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Andreas' History of the State of Nebraska

Nance County
Produced by
Connie Snyder.


Natural Features and Products | Extent and Resources
Early Settlement | Organization | Schools | Means of Communication


Fullerton:  Schools and Churches | Societies and Newspapers
Business Interests | Biographical Sketches


Genoa:   Schools, Churches, etc. | Business Interests
Biographical Sketches

Nance County Names Index

Part 1


   NANCE County lies near the center of the State from the north to south, in the fifth tier of counties west of the Missouri River.

   It is bounded on the north by Boone and Platte Counties, on the east by Platte and Merrick, on the west by Howard and Greeley, and on the south by Merrick. Each of these counties is noted for its agricultural advantages, and in no respect is Nance inferior to either. With the exception of a sandy belt lying along the southern boundary and forming part of the Platte Valley, there is but little waste land in the county. About 80 per cent is upland, which, for grain-raising purposes, is preferred by many to the valley lands. The remaining 20 per cent is found along the various streams, with which the county is well supplied. The most important is the Loup River, which enters near the southwest corner and flows in a northwesterly direction, passing the eastern boundary near the middle, and furnishing thirty-two miles of valley, varying from one to three miles in width.

   From the northwest, Cedar Creek winds its way until it joins with the Loup near the center of the county. Farther east, Beaver Creek flows in a similar direction, meeting the Loup near the boundary.

   Besides these important water-courses, there are also a number of tributary streams. Plum, Ash, Council, Timber, Horse and Cottonwood Creeks all discharge their waters into the Cedar or Loup from the north, and below, Prairie Creek passes along near the southern boundary. Many of these valleys are skirted with native timber, and the market is supplied with wood at reasonable prices. The most important varieties are elm, ash, poplar and cottonwood. The existence of these groves was undoubtedly the most important factor in determining the choice of the Pawnees for the reservation. Much of the timber was cut off while the lands were held by the Government, and the valleys are now nearly stripped.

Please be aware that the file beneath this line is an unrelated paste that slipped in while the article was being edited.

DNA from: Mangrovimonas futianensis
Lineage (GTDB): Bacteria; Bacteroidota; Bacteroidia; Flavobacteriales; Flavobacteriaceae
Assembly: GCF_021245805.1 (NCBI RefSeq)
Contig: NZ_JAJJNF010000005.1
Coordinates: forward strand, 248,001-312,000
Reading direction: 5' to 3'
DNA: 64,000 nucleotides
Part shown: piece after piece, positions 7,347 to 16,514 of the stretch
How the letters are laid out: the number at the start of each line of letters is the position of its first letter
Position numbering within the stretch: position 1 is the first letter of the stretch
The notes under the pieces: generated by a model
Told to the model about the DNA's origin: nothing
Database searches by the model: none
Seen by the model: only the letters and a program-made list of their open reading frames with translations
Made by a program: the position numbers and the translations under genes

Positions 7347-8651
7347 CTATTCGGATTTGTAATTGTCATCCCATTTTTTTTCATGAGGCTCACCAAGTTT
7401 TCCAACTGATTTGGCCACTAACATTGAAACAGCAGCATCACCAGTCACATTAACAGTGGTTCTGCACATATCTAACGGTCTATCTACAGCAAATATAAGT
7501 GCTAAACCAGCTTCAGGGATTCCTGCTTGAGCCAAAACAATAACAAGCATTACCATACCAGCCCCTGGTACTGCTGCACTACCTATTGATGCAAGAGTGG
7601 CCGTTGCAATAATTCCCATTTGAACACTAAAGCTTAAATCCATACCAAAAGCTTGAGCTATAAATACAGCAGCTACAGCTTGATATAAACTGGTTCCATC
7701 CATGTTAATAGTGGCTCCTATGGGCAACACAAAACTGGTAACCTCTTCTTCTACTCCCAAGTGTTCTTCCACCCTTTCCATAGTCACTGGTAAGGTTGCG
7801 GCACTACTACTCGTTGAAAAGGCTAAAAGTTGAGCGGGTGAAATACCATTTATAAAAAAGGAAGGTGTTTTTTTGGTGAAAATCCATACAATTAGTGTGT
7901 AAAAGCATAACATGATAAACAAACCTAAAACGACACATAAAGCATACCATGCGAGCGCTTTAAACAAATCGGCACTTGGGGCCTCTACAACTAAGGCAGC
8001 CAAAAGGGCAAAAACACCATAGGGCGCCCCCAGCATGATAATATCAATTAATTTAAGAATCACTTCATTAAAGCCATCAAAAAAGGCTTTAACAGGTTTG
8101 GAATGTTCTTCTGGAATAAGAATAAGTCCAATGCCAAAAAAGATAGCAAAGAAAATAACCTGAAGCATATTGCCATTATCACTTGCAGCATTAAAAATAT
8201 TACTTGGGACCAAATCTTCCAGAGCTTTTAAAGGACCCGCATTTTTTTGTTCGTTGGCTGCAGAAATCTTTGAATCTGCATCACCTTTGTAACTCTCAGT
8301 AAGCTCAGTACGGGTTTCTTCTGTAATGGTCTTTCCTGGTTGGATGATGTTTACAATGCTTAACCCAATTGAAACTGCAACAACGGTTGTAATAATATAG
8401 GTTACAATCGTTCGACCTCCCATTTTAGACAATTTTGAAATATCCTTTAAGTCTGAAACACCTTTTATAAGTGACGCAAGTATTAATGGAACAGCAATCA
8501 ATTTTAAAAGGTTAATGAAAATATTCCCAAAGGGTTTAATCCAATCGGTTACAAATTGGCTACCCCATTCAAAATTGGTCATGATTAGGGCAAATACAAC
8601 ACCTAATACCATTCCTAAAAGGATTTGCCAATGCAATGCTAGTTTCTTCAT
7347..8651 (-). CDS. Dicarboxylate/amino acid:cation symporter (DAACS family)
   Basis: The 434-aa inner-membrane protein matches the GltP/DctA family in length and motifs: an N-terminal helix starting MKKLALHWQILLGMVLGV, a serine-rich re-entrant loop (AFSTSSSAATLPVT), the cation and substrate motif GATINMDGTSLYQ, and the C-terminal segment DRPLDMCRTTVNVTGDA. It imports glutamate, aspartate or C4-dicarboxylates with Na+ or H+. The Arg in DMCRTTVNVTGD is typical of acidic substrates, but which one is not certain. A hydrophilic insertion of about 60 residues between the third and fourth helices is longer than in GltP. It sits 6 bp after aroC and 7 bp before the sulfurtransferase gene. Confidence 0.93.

For richness of soil, the valley lands cannot be excelled. Where cultivated, they yield the richest harvests, and, when left untouched, produce luxuriant growths of wild grass. Corn is the staple grain product, and is largely cultivated in connection with stock-raising, which is rapidly becoming the chief occupation of the farmers. A reference to the statistics will show that the great advantages for this branch have not been overlooked, and already the county contains some of the finest thoroughbred horses and cattle to be found in the West.

   Fruit-raising has been tried sufficiently to show that it is practicable, and, as soon as the groves, which are everywhere appearing, become large enough to afford protection from the wind, this county will have a full supply of all fruits suitable to the climate.

   Not to be overlooked in the estimate of Nance County's advantages are the beds of limestone on the Cedar, which promise to furnish valuable quarries. Some digging has also been done in search of coal, but no definite knowledge has yet been obtained of the existence of coal strata.


   An act of the Legislature, passed in 1879, defined the boundaries of Nance County as including "all that portion of the State of Nebraska included in and known as the Pawnee Reservation." Later an extent of unorganized territory lying west of the reservation was also included in the county. The original reservation was intended to equal a rectangle thirty by fifteen miles in extent, but numerous corrections of the survey reduced its size, and the additions made will still leave it with an area of about four hundred and fifty square miles, or 278,837 acres.

   As will be explained hereafter, the land is subject to neither homestead, pre-emption or other acts of Congress, but is sold for cash at a price which was determined by appraisers appointed by the Government. All proceeds go to the Pawnees, who originally owned the county. The lowest price at which any land was appraised was $2.50 per acre, and it ranged from that to $4 and $5 per acre. Over two hundred thousand acres of the lands of the county have been sold, and about sixty thousand still remain in the hands of the Government. Of that which has been sold, there can be any amount obtained by those desiring to settle. The price of lands in the valleys near Fullerton ranges from $5 to $10 per acre, and, farther back, can be had at the appraisers' prices. The tendency of this cash sale has been to keep many from settling in Nance for want of ready money, and they have gone elsewhere and taken homesteads or railroad lands. There has been some compensation for this loss, however, in the class which have taken Nance County lands. For, since none but those possessed of means could buy, only the better and more thrifty class have settled, and the 1,329 people which the census of 1880 gives as inhabitants of the county are composed of the very best elements which congregate in our Western States. Schools, churches and other means of culture are maintained by the people, and the new-comer meets here the same refinement and intelligence which marks the society of the older and wealthier communities. In so new a country as Nance County, but little could be expected in the way of improvements, and yet, in the Assessor's reports for 1881, 4,913 acres are returned as improved. Of this area, 1,161 acres were sown with wheat, 199 with oats and five with barley; corn was planted to 1,381 acres. These figures have been largely augmented during the last year. The same returns give 580 as the number of horses in the county, 4,149 of sheep, 3,234 of cattle, and 584 of hogs. The total personal property valuation was $132,834. Each year's growth makes large additions to all these figures, and even now the report of last year is no fair test of the extent of either population or property.